Thirty years ago today, I was commissioned a Second Lieutenant in the US Air Force and graduated from Clemson University with a bachelor’s degree in mechanical engineering.
That set me off on a series of adventures, during which I met and worked with some amazing people — maybe even you! The track of my Air Force career took some interesting turns, and the years since have been their own “long, strange trip.”
So as I look back at this day in my personal history, when the work I had done up to that point led to looking ahead to those adventures, I thought I’d start something new here on the blog. I ran this idea past my newsletter subscribers* and got more replies than usual, all of them saying that they thought I should do it. So today I’m starting a series of blog posts featuring quotes that may be interesting, inspirational, timely (in terms of historical commemorations or recent news), or just … odd.
I’m torn between calling it “Monday Morning Quotes” as in the post title above, or something like “Words to Start the Week.” (I’m open to suggestions.)
Why would I do this? For the simple reason that I love quotes. Over the years, as I’ve faced difficulties and decisions, I’ve turned to various bits of wisdom and lore I picked up along the way. Back in the days before cell phones, when I carried around a “Franklin Planner” (like many of my Air Force project manager brethren) to keep track of things I needed to do, one section of my planner included a printout of quotations called, appropriately and pedantically enough, “Words by which to Live and Work.” I’ve added to the file in the years since, though it stays on my computer these days.
So without further ado …
Words to start the week. To kick this off, I’ll use the quote I shared in my newsletter. It’s one of my favorite quotes from Science Fiction Grand Master Robert A. Heinlein, from his “Notebooks of Lazarus Long” (found in the novel Time Enough for Love):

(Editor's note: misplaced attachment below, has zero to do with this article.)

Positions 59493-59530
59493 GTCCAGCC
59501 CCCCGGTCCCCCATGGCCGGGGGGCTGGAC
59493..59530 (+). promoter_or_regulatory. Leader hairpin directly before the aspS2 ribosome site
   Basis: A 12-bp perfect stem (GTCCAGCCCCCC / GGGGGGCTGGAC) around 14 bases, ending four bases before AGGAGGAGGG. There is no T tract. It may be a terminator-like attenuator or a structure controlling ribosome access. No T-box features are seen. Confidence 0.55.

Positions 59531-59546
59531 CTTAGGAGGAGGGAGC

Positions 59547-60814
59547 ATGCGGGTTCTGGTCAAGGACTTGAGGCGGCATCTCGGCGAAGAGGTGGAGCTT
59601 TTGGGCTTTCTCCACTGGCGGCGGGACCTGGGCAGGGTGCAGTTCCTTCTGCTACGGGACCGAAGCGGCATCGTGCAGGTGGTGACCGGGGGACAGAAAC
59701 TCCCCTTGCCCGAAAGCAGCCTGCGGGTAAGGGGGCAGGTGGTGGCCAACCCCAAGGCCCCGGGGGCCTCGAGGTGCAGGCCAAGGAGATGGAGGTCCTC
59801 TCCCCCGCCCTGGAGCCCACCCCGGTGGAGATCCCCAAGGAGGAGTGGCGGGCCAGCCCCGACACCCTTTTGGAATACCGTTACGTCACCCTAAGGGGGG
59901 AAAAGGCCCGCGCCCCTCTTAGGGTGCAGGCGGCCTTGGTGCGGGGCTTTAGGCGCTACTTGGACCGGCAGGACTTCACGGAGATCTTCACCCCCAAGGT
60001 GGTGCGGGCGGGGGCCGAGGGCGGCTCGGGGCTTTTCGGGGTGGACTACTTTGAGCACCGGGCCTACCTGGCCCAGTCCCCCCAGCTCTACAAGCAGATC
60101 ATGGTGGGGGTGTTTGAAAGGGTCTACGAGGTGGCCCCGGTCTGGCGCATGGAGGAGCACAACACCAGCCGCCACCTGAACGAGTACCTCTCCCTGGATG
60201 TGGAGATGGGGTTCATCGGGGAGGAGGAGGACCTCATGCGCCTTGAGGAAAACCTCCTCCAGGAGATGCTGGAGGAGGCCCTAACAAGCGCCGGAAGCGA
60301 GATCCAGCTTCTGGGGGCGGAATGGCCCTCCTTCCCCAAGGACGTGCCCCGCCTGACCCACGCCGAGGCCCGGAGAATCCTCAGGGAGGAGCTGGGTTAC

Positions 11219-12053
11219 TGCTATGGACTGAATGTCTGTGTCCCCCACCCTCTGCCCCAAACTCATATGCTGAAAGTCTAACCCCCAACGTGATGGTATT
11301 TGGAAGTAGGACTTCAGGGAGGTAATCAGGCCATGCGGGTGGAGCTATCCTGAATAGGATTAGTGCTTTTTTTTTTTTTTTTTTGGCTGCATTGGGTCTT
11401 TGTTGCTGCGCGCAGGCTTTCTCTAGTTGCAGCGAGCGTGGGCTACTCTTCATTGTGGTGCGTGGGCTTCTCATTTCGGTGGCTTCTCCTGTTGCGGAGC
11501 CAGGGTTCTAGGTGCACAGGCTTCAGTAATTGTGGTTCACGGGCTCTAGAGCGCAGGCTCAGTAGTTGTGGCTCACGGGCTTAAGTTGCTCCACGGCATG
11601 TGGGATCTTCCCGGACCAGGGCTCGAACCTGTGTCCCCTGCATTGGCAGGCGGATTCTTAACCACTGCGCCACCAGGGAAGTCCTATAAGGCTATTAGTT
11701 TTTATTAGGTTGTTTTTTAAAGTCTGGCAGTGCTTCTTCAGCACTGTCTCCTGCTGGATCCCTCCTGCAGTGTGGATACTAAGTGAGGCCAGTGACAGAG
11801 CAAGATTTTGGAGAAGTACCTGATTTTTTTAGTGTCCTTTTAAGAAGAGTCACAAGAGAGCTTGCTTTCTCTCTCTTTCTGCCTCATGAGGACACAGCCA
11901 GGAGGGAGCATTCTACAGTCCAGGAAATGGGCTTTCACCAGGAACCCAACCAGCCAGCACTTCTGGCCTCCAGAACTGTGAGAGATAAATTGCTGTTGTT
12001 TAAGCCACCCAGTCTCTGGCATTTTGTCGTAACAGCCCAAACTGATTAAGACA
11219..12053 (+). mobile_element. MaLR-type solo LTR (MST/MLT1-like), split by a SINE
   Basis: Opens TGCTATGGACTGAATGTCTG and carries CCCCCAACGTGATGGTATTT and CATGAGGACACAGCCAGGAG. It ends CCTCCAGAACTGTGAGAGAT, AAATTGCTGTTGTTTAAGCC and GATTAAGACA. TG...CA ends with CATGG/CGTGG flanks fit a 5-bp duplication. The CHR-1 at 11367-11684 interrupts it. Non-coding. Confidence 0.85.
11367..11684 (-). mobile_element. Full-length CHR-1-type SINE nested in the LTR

A human being should be able to change a diaper, plan an invasion, butcher a hog, conn a ship, design a building, write a sonnet, balance accounts, build a wall, set a bone, comfort the dying, take orders, give orders, cooperate, act alone, solve equations, analyze a new problem, pitch manure, program a computer, cook a tasty meal, fight efficiently, die gallantly.
Specialization is for insects.
(Image: “glowing human being,” by J E Theriot, on Flickr under Creative Commons.)
I like that quote because I agree that we as people should strive to be well-rounded, to acquire new, varied skills and knowledge. I don’t think Heinlein’s specific list of abilities is as important as the idea that we are (and should be) generalists, even if some of us have specialties of a sort. I think many people bear this out in their lives without even thinking about it, when they work in one field but sustain other interests outside of work: the teacher who paints, the engineer who writes, the scientist who cooks; the nurse who maintains a motorcycle, the accountant who grows a garden, the programmer who plays an instrument.
I think I’ve mentioned in a previous blog post that if I had the time and energy to start another venture I’d establish a school that used that quote as the basis of its curriculum. In my dream school, students would learn life and family skills, survival skills, arts and sciences of all kinds, and above all that being human is itself a wondrous adventure with nearly boundless possibilities.
So take a moment, in the spirit of that quote, and consider some of the things you can do. Maybe you can check off a lot of the items Heinlein listed; maybe you could add a dozen more items that didn’t make his list; maybe you can do both. Regardless, I hope you can take some time to appreciate just how gifted and how skilled you are — and if the world sometimes calls your attention to the things you can’t do, I hope today you can concentrate on the things you can do. And do them.
Have a great week!
*Yes, I send out a newsletter from time to time. If you’d like to get it, you can sign up using the form in the sidebar on the right side of this blog or at this link.